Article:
anniversary partyAs we celebrate the birth of Jesus and the start of another New Year, we also look back at the celebrations of 2014.  Foremost for us was the joint celebration of our 25th wedding anniversary and Karen’s 70th birthday.  It’s so hard to believe both of these numbers.  Our 25 years of marriage (plus 5 dating years) have been so full of adventure, laughter, and love.  But, just in case we don’t make the ages of 93 and 95 for our 50th, we thought we’d recognize the interim event.  Having friends and family travel and stay with us for a few days really was special.

Jeanine (our sister)  came from Rhode Island, Peg (Karen’s “best friend” from grade school) came from Chicago and Xibo and Mary, our friends from Shanghai were able to come from San Francisco where they now live Jeaninemost of the time.  The party brought a nice combination of new Wisconsin friends and “old” ones Peg and Kathyfrom Minnesota.  And Karen got a picture of herself, Peg and Kathy (her “best friend” from high school) who all turned 70 this summer.  They look terrific and that 70 number is starting to be less scary.  We are also celebrating John’s successful recovery from two surgeries this year.  The report after his prostate surgery is that he is cancer free.  Then, about the time he was feeling “almost” as energetic as usual, he needed hernia surgery.  Now he’s back running in the Casa Grande Mountains.

Ice SkatingWe’ve settled into the snow bird routine well.  It’s a bit schizophrenic to leave one set of activities and friends and walk right into a second set, but it definitely keeps life interesting.  Karen misses her dulcimer buddies from WI, weekly coffee get-togethers and her Pilgrim church family.  John misses his “library guys” fellowship which start most of his mornings and the “green and blue” of WI.  But, when it’s time to return, Karen misses her Zumba/Curves group, our First Karen and MeganPresbyterian friends and the mountains plus her new tradition of Lefse and Christmas Cookie baking days with Megan.  New traditions combine with old as John continues to make an annual Jesuit retreat and Karen finds music and choirs wherever she is.  John has been working hard at marketing his consulting business and teaching while in MN.  Karen takes her work with her and does ICD-9 coding for Select Data and home health consulting with Alstar Consulting Group.  Be sure to check out John’s weekly blog at http://www.agingcapriciously.com.  He is very proud of his blog and puts about 4-6 hours per week in researching, writing, editing and publishing the blog with music and pictures to enhance his message.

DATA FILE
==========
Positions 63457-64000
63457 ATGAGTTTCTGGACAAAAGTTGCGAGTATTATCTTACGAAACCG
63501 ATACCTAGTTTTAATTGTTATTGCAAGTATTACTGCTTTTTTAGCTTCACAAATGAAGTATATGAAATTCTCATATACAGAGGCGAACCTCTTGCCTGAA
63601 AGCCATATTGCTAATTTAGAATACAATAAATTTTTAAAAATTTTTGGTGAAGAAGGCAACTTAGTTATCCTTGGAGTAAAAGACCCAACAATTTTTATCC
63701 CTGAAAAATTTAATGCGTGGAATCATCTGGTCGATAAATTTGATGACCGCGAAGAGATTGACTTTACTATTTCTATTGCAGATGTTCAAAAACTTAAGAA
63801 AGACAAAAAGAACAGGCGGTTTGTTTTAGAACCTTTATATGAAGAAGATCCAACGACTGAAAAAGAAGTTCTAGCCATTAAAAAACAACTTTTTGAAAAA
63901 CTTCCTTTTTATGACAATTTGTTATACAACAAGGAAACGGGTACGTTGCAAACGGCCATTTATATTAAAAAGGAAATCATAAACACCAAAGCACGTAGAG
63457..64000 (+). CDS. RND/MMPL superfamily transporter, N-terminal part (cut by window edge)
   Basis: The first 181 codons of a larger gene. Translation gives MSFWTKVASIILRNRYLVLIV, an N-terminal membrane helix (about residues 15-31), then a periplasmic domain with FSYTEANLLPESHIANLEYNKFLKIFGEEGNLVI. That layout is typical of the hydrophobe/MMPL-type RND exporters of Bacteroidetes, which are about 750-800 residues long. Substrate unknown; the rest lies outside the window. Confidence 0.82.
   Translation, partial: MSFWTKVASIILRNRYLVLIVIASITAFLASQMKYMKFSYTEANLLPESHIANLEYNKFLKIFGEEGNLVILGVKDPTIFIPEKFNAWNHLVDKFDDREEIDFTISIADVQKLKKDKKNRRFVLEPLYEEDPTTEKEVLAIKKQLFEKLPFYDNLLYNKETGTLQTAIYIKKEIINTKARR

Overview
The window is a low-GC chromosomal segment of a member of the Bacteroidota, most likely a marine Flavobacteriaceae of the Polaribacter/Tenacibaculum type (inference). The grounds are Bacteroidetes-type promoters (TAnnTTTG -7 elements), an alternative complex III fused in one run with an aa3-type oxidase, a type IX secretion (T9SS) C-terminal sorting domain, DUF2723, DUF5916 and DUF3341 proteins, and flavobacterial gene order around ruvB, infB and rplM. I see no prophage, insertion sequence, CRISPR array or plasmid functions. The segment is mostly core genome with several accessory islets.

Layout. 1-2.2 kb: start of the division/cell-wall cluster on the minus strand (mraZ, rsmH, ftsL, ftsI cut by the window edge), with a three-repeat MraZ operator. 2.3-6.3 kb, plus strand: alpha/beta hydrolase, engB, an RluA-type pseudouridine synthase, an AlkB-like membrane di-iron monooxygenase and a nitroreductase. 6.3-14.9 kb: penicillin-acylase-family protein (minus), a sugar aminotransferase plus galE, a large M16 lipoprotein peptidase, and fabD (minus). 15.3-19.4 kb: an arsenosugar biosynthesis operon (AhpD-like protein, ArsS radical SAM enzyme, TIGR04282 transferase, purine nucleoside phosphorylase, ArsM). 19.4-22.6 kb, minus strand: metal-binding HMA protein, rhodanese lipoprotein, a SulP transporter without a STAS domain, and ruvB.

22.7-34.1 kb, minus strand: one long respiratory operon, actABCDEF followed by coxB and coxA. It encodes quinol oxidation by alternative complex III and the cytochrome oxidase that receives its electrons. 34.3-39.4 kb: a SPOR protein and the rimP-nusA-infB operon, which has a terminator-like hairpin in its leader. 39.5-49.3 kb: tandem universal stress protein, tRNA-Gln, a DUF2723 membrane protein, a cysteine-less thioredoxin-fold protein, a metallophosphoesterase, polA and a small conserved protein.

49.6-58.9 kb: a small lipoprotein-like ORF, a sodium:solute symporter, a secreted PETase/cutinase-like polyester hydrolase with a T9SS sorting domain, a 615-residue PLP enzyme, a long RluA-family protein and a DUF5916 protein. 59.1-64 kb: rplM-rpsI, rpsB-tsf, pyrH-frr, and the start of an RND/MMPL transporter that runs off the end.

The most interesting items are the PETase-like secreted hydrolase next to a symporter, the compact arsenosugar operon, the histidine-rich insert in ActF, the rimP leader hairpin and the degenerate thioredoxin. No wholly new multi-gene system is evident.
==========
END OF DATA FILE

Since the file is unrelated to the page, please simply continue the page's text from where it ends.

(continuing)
Orphanage childrenIn-between “commuting” we participated in a mission trip to Puerto Penasco, Mexico in March with a group who support an orphanage in Sonoyta and a thrift store/meals program in Puerto Penasco.  The orphanage houses children who are unadoptable as their parents are still living, but Puerto Penascooften incarcerated.  They are beautiful, happy children, but there is little funding available and they need so much.  Karen did manage to put down the 2 year old boy who wanted to be held and snuggled for the whole time we were there.  As we go to the dentist in Sonoyta, it gives us an opportunity to bring things at other times before our next trip in the spring.  In June, we spent a week in Kentucky for music week.  Karen played her dulcimer most of her waking hours and John toured the area more fully Jim Beam Distillery 2and Karen Dulcimerchecked out a few more Kentucky bourbon brands.  During the fall commute to AZ, we spent 2 days in Colorado viewing the cliff dwellings at Casa Verde National Park.  In November, we spent a weekend in Tucson with our MN/AZ friends Dar and Denny to watch the Day of the Dead parade.

Grandchildren keep getting older which is so much fun to watch.  Juli’s Garrick (22) is a cast member now for the Renaissance Festival and Emily (14) is delightful.  Susan’s Zach (18) is in his first year of college in Rochester MN—and playing year around baseball and Sam (15) is busy with sports and school in Northfield.  Juli is co-leader of the Hastings Paranormal Society; Susan is still at HealthPartners as a pharmaceutical buyer; Kevin is in San Francisco at LinkedIn as a Systems Engineer and Megan has a new training position with Multiple Listings System.

Wishing you and your families a Blessed Holiday Season and the best for the New Year.

John and Karen